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Hanipa: Who lied, Najib or Altantuya's cousin?

Published
Modified 24 Jan 2019, 10:45 am

De facto Deputy Law Minister Mohamed Hanipa Maidin said today that either former prime minister Najib Razak or the cousin of the slain Mongolian national Altantuya Shaariibuu must be lying.

As Hanipa noted, Najib claimed he swore in a mosque that he never met Altantuya, while Burmaa Oyunchimeg testified under oath that she saw the photographs of her cousin Altantuya with two men – Abdul Razak Baginda and the "deputy prime minister" named Razak.

"So, the logic is that either one of them had lied. The cousin who testified in court under oath, or the former prime minister who accused her of lying. We don't know.

"The difference is that (when) he accused the cousin of lying, it was done outside the court and not under oath," he said in a statement.

Burmaa, a witness in the RM100 million civil suit brought by Altantuya's family, reaffirmed yesterday that she saw the photograph of Altantuya with two men.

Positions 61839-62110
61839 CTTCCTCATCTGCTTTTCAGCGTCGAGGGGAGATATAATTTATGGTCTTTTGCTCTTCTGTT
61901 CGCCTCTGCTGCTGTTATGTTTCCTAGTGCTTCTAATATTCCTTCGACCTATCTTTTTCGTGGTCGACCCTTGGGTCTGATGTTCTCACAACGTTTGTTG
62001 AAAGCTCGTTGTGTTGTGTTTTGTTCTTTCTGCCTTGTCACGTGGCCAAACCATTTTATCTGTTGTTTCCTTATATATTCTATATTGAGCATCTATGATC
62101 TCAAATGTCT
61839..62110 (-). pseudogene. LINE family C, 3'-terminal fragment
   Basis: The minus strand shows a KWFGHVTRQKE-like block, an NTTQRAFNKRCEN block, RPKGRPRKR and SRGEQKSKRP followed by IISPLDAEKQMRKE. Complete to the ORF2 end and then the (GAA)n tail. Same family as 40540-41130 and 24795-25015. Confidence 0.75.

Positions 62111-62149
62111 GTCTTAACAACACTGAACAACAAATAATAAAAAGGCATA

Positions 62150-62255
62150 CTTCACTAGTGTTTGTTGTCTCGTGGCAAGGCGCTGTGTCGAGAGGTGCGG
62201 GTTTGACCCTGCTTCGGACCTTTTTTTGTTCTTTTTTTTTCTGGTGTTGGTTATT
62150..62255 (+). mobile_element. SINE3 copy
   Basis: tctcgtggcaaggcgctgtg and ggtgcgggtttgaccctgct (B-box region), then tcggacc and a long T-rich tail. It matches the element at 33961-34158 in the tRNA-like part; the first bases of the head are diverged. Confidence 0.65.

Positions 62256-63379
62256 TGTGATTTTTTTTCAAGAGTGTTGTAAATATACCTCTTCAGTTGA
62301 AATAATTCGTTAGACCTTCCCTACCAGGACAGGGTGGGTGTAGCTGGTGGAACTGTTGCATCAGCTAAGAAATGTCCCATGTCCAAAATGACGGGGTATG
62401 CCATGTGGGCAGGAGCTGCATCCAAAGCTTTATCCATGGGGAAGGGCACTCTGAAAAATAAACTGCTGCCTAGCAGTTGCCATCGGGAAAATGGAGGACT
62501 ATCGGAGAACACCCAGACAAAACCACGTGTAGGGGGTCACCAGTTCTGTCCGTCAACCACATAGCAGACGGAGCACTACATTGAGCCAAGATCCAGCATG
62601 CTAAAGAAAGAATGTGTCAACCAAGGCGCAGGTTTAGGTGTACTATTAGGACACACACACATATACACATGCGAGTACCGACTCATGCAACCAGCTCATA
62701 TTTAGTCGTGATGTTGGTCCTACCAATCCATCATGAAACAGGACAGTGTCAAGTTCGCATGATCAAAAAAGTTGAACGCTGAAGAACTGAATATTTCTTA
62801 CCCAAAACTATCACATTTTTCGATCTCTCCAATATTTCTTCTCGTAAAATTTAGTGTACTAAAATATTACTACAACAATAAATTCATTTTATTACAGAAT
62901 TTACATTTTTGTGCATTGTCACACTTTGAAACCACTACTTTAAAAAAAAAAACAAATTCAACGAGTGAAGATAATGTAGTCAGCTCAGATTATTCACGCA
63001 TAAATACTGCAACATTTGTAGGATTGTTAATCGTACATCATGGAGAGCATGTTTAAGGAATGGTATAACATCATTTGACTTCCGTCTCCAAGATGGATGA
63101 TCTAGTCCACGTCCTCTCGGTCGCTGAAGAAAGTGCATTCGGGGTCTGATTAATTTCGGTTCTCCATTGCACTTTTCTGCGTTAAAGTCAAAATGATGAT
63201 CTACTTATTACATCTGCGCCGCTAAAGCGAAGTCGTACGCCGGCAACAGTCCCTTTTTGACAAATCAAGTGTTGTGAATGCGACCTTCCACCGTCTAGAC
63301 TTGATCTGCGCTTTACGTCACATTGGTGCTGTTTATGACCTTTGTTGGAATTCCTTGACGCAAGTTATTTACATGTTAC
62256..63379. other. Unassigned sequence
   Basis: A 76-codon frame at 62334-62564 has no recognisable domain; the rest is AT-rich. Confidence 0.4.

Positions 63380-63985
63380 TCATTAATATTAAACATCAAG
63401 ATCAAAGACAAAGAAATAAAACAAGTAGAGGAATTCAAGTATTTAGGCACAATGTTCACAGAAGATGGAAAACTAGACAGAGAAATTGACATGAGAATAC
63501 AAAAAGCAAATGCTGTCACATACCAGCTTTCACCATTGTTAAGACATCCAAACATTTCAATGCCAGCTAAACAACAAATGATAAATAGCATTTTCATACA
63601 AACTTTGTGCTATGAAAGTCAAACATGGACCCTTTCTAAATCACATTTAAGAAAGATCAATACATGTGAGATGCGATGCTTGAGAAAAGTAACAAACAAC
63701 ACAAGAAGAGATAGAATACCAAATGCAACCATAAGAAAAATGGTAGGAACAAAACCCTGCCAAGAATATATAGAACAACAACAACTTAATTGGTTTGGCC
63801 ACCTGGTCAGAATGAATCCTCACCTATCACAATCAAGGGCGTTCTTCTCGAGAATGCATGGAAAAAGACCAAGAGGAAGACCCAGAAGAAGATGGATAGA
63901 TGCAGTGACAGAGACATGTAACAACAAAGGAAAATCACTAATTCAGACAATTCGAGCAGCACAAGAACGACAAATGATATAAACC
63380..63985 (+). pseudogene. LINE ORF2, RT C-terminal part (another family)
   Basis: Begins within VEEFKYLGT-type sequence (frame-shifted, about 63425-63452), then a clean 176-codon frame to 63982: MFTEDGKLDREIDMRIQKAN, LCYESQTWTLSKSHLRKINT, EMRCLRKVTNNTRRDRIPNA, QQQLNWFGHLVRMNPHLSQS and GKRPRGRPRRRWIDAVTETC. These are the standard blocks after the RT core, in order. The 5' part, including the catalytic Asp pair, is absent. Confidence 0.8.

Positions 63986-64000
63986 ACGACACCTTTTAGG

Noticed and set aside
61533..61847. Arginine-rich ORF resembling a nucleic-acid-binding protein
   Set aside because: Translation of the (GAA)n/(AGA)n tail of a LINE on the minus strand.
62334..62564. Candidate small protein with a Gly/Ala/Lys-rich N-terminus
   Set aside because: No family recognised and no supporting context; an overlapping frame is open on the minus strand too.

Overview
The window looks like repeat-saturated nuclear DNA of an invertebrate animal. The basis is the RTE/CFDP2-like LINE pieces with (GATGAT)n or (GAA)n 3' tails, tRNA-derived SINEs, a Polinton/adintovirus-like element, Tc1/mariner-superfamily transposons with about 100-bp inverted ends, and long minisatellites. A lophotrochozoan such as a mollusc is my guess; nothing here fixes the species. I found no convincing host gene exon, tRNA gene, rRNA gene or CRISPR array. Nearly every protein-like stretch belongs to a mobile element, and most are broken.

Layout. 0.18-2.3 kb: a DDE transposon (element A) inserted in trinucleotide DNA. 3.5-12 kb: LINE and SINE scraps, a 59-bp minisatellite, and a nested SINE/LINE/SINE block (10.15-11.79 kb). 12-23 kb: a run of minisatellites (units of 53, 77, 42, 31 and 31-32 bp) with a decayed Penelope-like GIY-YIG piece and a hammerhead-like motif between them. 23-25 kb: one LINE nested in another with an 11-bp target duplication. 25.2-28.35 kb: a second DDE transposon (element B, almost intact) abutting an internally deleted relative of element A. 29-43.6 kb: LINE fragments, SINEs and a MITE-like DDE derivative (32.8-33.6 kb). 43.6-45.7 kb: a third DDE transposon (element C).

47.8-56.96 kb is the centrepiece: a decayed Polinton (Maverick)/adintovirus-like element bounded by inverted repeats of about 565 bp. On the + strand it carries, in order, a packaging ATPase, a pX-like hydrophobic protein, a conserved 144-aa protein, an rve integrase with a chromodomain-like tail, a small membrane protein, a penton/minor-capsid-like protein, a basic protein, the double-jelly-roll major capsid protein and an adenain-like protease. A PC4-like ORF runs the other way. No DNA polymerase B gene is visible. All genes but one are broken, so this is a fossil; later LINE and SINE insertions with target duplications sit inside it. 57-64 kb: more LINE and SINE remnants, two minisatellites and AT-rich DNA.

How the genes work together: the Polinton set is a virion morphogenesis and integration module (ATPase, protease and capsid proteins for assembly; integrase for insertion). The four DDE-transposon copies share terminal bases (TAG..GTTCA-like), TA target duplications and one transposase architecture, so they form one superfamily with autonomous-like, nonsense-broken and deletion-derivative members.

Najib subsequently reiterated that he had never met Altantuya. 

Sin or perjury?

"If the cousin lied under oath in court, it's called 'perjury'. If the former premier lied after he swore in the mosque, it is called 'sin'," Hanipa said.

"In this world, both situations happened – people lie although under oath and people lie in the mosque even after swearing. Forgive (me), I'm just making a statement."

Altantuya's gruesome murder in 2006 has haunted Najib for the past 13 years, despite his repeated denials of any involvement and being cleared by the authorities.


Read more: Defence grills Altantuya's cousin if 'photo with Najib' exists


In January 2015, the Federal Court overturned an earlier Court of Appeal decision and sentenced former police special operations force personnel Azilah Hadri and Sirul Azhar Umar to death for the murder.

However, Sirul had fled to Australia when the Court of Appeal acquitted the pair.

He is now being held at an immigration detention centre in Sydney, since Australian law forbids deporting those who face the death sentence in their home countries.

Razak Baginda, who was accused of abetting the two former police officers in her murder, was acquitted.

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